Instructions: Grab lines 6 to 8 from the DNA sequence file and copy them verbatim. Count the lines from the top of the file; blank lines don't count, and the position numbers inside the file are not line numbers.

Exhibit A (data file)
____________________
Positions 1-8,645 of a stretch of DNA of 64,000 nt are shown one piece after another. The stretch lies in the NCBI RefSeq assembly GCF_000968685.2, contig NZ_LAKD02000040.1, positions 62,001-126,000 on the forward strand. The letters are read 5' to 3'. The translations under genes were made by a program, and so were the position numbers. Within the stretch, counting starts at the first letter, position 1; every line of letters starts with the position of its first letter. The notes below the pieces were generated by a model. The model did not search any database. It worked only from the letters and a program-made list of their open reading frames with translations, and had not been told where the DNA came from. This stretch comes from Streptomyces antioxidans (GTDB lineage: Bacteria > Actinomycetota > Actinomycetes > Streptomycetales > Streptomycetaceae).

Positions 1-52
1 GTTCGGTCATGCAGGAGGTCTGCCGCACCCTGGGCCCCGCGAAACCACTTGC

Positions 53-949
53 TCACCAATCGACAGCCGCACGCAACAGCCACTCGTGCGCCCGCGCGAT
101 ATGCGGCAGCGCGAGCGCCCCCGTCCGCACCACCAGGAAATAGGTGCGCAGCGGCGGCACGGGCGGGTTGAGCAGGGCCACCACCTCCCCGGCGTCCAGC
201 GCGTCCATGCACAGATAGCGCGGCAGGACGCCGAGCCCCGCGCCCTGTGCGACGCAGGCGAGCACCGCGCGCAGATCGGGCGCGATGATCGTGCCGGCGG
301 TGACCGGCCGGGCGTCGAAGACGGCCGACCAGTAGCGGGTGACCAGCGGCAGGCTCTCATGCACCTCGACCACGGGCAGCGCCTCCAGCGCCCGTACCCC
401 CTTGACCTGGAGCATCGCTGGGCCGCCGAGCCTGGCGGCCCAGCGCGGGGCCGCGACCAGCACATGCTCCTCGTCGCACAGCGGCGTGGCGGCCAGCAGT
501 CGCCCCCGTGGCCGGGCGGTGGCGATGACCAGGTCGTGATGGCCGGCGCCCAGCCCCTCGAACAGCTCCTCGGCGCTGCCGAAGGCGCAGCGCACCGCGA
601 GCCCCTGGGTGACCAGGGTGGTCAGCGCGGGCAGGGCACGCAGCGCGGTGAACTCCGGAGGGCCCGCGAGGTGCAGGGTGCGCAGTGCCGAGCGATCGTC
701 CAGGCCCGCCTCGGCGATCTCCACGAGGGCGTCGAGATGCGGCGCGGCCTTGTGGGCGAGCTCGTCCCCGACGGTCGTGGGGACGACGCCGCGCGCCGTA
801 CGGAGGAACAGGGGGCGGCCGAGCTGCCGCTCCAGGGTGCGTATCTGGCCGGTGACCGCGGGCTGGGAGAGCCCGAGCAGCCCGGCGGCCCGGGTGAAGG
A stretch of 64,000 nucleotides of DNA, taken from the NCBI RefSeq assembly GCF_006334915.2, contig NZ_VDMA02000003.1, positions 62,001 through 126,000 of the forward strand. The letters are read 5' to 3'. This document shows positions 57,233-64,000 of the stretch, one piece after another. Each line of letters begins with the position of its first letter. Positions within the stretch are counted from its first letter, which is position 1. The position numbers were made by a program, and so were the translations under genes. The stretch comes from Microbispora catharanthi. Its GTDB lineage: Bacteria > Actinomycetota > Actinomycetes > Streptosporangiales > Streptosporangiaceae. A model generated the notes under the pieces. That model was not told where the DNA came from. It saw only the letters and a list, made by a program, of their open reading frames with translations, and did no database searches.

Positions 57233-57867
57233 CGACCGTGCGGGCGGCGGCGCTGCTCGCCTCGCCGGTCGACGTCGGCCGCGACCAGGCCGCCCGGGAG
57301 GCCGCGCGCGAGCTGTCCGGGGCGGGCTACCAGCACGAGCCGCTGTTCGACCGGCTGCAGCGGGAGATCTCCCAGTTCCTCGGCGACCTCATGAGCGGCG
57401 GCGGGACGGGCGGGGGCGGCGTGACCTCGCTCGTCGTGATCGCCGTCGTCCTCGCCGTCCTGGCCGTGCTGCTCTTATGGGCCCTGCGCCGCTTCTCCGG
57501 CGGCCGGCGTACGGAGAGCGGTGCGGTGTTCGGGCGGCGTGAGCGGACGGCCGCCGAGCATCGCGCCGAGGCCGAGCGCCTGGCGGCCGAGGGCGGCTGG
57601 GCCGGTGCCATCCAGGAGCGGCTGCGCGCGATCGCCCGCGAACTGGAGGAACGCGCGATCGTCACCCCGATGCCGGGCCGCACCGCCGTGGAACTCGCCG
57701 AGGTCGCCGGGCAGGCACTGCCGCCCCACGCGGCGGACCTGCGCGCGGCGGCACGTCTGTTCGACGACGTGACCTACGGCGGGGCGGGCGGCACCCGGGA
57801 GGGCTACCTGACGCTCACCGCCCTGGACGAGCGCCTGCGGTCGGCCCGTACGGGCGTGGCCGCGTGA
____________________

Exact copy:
101 ATGCGGCAGCGCGAGCGCCCCCGTCCGCACCACCAGGAAATAGGTGCGCAGCGGCGGCACGGGCGGGTTGAGCAGGGCCACCACCTCCCCGGCGTCCAGC
201 GCGTCCATGCACAGATAGCGCGGCAGGACGCCGAGCCCCGCGCCCTGTGCGACGCAGGCGAGCACCGCGCGCAGATCGGGCGCGATGATCGTGCCGGCGG
301 TGACCGGCCGGGCGTCGAAGACGGCCGACCAGTAGCGGGTGACCAGCGGCAGGCTCTCATGCACCTCGACCACGGGCAGCGCCTCCAGCGCCCGTACCCC